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Practical peering

25 March 2019 by Arceliar

How many peers do I need, and which ones?

Perhaps the most common questions we receive are about peering. If you’re not familiar with how Yggdrasil works, or even if you are but you haven’t tested things carefully, then it’s sometimes easy to do things which seem like they should work right, but lead to higher latency and lower bandwidth for you or nodes that depend on you in the network. This post is meant to explain what happens when the wrong peers are selected, and what you can do to avoid it.

The problem

When building a physical network, the cost of adding a link between two nodes, as well as the benefits that having that link would give, play a role in deciding which nodes are ultimately linked. That cost often correlates with the cost of using the link – long links are more expensive to create and have higher latency than short links of the same type, for example, and there’s no point in adding a link to another node unless it’s worth the cost. Yggdrasil is designed to work well on the kinds of networks we see in the real world, and makes implicit assumptions which benefit from the relationship between the higher cost to both create and use a long link.

However, when peering Yggdrasil nodes over the internet, the performance difference between two links can be dramatic, but the cost of creating them is always the same: there is no difference between adding a link over the internet to a node if it’s 1 km away or 1000. As a result, it’s easy to add links over the internet which would make no sense if deploying dedicated infrastructure, and can violate some of Yggdrasil’s assumptions as a result. This can lead to worse performance for not only the two linked nodes, but other nodes in their area.

Rules of thumb

In an effort to clarify how nodes should connect to public peers, and how public peers should connect to each other, I think it’s helpful if we establish some rules of thumb:

  1. When deciding if to connect to another node, you should only connect to the ones that are “good enough” to be worth the effort. Here, “good enough” means that they have as much (approximately) at least as much bandwidth as your own. A fast node shouldn’t decide to connect to a slow node, instead the slow node should decide if it wants to connect to the fast one.
  2. When connecting to nodes, start with the “closest” (lowest latency) nodes, subject to the above constraint, and work your way out. Try not to skip over (equal or better) nodes if there’s no reason to.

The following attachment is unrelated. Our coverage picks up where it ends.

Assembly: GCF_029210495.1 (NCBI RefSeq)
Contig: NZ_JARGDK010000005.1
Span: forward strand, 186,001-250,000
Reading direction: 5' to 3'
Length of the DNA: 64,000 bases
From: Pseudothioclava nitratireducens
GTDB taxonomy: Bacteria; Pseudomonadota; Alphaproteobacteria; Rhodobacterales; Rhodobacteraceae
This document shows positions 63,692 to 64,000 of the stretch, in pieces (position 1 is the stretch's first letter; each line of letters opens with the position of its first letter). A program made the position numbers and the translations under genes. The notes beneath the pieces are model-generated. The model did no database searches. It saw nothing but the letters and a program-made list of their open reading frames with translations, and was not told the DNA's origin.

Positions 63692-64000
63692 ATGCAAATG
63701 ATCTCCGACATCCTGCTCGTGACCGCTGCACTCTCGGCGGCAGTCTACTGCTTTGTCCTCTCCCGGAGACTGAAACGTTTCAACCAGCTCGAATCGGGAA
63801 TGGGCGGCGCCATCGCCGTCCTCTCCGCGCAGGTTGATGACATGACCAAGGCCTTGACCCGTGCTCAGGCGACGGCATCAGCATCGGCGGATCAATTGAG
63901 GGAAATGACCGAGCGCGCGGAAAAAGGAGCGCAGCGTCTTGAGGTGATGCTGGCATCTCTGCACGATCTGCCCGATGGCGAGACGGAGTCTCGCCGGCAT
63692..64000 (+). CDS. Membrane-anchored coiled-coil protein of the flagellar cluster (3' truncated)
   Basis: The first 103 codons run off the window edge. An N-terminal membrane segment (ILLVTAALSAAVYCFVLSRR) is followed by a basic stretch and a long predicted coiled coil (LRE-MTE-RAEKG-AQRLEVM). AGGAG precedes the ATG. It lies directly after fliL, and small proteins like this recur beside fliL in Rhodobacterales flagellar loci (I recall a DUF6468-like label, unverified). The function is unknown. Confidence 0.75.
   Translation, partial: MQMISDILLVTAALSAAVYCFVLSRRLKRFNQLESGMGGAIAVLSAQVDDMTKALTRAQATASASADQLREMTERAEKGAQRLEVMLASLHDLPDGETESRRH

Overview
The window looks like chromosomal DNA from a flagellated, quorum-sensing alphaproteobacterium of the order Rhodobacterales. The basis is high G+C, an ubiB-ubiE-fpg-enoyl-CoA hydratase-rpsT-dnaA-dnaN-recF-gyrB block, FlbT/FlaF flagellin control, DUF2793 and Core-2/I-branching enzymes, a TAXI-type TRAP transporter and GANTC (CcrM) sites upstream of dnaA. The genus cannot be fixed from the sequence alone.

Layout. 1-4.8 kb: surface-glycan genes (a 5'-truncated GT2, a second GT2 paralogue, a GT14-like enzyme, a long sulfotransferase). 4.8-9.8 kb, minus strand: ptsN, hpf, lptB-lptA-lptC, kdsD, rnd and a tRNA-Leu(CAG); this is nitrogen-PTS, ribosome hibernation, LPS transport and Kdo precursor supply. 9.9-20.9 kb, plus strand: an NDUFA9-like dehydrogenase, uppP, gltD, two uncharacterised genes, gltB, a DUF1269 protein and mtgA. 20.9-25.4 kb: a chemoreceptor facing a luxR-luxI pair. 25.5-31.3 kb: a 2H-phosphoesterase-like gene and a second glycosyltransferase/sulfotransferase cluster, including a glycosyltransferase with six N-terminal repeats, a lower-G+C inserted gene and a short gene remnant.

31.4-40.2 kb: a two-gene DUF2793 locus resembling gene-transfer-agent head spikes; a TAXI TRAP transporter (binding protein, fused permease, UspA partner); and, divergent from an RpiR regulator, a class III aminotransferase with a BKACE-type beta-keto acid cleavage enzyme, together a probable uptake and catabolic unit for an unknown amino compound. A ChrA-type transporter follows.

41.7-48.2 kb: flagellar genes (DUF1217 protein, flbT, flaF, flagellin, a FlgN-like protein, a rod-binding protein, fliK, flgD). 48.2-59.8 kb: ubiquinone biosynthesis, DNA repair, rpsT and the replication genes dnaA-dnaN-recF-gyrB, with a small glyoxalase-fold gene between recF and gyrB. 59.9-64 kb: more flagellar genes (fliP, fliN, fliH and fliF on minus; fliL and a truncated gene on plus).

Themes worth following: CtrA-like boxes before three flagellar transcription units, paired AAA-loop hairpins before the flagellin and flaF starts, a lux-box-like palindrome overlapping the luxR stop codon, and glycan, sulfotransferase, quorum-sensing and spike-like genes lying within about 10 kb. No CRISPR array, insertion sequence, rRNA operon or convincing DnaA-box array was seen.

While this may not be the only way to fix the problem, following these rules of thumb should approximate the kinds of constraints that real networks need to deal with. Nodes tend to connect to whoever is closest, and better nodes tend to skip over worse ones to establish a long range “backbone” connection between remote points.

In addition, the number of peers you want to add depends on what you want to do. If you only want to connect to the network, then 1 (better connected) peer is technically enough, but this acts as a single point of failure. Two to four peers adds some redundancy, but keep in mind that you may end up routing traffic between these peers if that ends up being the best route they can find. If your goal is to set up a public peer that can route traffic for the network, and you have enough bandwidth to spare, then keep adding peers. Generally speaking, an asymmetric home internet connection shouldn’t try to route traffic. And, wherever possible, replace internet links with real connections over directional wifi or similar – to avoid having multiple peers share bandwidth over a shared link.

What happens when things go wrong

Let’s imagine we have some nodes in New York, and initially they follow the peering rules outlined above. Now suppose that two of these nodes decide that they want to add connections to London. In Yggdrasil, nodes tend to select parents that minimize latency to the root, which happens to be a node in Paris at the time I’m writing this. As a result, both of the NY nodes are likely to select their respective London peers as their parents. If the nodes are following the peering rules, then at least one of them has also decided to peer with the other, so they have a shortcut they can use to talk to each-other (or any descendants in the tree).

However, if they ignore the peering rules and don’t peer with each other, then they are likely to route through London instead of communicating over their local mesh network. A shorter path exists, through their local mesh network, but it’s not one that the network must know about for routing to work, so they won’t necessarily know about it. As a result, the latency between these two nodes (or decedents thereof) will likely be an order of magnitude more than it needs to be (and probably lower bandwidth as well).


Yggdrasil was designed with scalability in mind, and to that end, it makes some assumptions about how nodes in the network are connected to avoid communicating unnecessary information. Peering over the internet allows you to violate these assumptions. When this happens, it’s possible for network performance to suffer unintended consequences when adding new links. If you prioritize adding new links the same way as you would when building physical links, you can expect lower latency and, in many cases, higher bandwidth, compared to adding peers at random.